First runs and first impressions
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I'm a Mac bigot, in fact an Apple computer owner and user since 1982, before the days of the Macintosh. But I have lots of experience with other computer systems too, ranging from mainframes using punch cards and the TRS-80 Model I to Unix servers and modern Windows and Linux PCs.
I've never purchased a Windows box for myself, but that's not entirely because of my Macophilism—in part it's because I'm so familiar with the Mac environment, in part because if I needed a Windows box there was usually one at work or at my dad's house I could borrow, and mostly because using Windows is so often so damn annoying.
I hadn't thought about it much recently until I read an article (via John Gruber) by the Wall Street Journal's Walt Mossberg complaining about what it's like to start a brand new Windows computer for the first time. I'd forgotten about all the crapware most PCs include.
But I have noticed over the past few years, when Windows users see someone boot up a new Mac, they always—always, every time—comment on how friendly and pleasant the first-run experience is, with its soothing colours, clear questions, and (mostly) lack of attempts to entice you to buy more stuff. I'm not sure if they consciously notice the lack of crapware, but there's a definite vibe to the Mac first run that helps you enjoy the experience, whether you're geeky or not, Mac-head or not. It's a first impression that counts big time, so that even if you encounter some difficulties later—connecting to a wireless network or a printer, for instance—you're willing to cut your Mac some slack.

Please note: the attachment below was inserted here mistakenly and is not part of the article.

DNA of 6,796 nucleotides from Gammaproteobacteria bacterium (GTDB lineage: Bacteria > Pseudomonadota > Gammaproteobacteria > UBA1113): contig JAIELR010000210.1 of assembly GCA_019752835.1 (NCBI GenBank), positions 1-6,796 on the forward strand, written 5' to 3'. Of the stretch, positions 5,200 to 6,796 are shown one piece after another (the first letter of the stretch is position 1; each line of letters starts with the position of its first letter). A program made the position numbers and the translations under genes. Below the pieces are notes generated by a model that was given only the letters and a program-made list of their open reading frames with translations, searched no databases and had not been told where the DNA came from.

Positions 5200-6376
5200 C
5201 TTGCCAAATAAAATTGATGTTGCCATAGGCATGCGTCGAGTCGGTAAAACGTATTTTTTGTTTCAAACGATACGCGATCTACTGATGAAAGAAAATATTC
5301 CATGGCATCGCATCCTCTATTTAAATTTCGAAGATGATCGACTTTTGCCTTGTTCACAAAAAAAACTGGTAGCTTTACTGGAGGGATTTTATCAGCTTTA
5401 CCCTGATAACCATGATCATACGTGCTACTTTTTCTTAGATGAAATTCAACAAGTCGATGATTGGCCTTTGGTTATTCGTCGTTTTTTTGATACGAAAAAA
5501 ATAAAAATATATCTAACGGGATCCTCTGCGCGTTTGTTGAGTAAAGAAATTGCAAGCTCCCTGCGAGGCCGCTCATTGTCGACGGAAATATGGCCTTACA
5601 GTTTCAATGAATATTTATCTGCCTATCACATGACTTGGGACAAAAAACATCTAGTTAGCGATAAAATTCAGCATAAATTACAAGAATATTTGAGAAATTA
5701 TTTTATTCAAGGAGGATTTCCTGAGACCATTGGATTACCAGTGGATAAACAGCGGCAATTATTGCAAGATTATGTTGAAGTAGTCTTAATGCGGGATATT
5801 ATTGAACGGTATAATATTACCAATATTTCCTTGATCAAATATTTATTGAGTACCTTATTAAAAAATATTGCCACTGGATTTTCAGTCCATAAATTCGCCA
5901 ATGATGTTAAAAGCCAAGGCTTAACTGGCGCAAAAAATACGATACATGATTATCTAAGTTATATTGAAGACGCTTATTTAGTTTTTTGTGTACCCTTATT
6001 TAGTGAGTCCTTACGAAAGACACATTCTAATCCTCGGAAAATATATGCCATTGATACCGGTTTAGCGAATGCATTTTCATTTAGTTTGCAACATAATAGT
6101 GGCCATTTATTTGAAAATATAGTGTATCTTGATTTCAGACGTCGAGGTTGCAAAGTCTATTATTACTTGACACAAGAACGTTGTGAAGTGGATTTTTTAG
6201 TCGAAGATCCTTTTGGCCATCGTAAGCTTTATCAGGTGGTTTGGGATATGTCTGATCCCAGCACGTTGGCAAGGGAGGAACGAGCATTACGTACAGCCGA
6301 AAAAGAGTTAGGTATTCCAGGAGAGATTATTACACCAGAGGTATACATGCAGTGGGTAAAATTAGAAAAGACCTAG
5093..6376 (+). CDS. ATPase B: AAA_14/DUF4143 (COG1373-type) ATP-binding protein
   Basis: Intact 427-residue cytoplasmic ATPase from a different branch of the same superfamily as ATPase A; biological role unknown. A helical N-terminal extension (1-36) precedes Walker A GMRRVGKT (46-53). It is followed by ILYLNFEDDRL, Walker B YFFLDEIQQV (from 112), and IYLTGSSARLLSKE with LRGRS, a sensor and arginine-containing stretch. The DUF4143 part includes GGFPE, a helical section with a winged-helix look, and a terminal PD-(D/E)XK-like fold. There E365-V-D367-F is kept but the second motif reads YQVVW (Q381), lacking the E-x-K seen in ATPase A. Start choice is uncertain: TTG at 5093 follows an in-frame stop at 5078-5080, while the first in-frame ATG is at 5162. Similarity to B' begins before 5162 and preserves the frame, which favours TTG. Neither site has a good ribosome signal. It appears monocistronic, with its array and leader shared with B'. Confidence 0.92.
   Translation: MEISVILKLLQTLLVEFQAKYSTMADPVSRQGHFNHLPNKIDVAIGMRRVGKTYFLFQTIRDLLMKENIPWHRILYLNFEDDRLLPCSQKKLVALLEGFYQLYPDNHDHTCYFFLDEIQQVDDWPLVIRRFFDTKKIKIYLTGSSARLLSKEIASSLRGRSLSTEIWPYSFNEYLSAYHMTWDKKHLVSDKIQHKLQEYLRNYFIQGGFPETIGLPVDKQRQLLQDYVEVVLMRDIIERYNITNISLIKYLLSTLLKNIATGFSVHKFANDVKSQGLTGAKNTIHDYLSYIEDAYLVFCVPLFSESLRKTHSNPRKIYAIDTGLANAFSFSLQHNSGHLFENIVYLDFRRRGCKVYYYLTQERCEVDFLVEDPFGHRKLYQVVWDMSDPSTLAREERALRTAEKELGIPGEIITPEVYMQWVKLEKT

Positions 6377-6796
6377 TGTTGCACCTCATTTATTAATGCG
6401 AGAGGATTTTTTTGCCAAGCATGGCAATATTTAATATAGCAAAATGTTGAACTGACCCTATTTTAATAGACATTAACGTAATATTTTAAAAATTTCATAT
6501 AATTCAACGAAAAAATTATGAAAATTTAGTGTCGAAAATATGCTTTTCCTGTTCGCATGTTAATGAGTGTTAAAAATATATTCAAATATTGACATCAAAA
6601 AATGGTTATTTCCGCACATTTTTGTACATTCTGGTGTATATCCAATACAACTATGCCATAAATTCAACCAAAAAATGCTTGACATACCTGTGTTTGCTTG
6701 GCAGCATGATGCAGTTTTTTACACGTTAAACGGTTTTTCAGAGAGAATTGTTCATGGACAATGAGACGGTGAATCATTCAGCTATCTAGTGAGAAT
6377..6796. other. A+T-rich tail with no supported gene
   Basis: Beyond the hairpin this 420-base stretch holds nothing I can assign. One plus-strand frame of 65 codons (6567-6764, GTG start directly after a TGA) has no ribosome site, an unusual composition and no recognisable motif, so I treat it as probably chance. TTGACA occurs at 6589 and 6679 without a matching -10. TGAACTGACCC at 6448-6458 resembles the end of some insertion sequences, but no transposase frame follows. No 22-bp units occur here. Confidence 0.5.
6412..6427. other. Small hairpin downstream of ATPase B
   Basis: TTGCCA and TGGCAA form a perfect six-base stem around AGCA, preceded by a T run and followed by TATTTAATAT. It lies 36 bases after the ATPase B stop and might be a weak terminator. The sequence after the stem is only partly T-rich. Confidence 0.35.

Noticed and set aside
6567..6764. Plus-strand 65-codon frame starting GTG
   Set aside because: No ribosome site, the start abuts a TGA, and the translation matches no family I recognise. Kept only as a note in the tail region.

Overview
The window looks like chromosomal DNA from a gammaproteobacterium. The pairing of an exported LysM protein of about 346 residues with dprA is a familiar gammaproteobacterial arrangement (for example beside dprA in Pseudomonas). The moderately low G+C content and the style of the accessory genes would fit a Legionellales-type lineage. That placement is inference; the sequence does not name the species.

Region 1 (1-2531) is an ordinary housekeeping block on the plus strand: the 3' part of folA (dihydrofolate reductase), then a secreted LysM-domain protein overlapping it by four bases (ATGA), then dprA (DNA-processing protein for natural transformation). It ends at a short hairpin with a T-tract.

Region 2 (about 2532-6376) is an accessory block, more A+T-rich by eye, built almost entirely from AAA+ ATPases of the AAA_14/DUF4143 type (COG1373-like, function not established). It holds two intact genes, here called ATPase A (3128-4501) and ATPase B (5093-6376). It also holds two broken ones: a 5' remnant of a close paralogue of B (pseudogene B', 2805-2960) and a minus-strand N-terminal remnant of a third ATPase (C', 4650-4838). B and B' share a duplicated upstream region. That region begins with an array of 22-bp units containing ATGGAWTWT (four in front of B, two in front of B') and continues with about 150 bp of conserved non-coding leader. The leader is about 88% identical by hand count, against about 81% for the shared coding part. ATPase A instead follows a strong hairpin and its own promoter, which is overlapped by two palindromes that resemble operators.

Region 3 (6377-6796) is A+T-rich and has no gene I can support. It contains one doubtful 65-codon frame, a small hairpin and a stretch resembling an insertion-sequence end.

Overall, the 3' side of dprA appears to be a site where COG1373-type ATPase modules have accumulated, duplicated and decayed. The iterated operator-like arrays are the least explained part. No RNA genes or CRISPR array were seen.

Conversely, every time I've had to set up a Windows PC, I feel like swearing, which is not a good way to start out. As Mossberg writes, "The first day of owning an expensive new gadget should be a pleasure, not a hassle."